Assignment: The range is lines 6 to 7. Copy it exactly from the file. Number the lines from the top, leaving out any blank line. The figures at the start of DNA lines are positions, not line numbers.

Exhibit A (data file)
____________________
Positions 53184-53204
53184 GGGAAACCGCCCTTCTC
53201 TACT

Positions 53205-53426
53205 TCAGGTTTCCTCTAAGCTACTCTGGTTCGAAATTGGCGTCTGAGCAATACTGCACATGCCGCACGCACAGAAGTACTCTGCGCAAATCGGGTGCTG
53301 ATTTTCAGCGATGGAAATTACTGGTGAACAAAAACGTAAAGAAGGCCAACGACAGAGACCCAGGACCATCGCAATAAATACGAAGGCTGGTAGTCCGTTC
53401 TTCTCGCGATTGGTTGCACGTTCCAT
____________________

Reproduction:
53301 ATTTTCAGCGATGGAAATTACTGGTGAACAAAAACGTAAAGAAGGCCAACGACAGAGACCCAGGACCATCGCAATAAATACGAAGGCTGGTAGTCCGTTC
53401 TTCTCGCGATTGGTTGCACGTTCCAT